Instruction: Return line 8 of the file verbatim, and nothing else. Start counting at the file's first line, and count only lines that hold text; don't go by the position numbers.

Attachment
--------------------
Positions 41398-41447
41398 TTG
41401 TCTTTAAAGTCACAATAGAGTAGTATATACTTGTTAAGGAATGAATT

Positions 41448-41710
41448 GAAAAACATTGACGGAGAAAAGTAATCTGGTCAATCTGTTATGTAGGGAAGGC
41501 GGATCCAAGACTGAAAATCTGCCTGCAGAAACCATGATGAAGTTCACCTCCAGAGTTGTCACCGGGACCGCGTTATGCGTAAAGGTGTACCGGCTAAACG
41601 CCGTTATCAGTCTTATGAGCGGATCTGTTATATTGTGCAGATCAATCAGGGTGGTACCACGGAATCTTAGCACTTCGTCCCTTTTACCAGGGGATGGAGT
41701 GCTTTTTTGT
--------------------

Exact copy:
41701 GCTTTTTTGT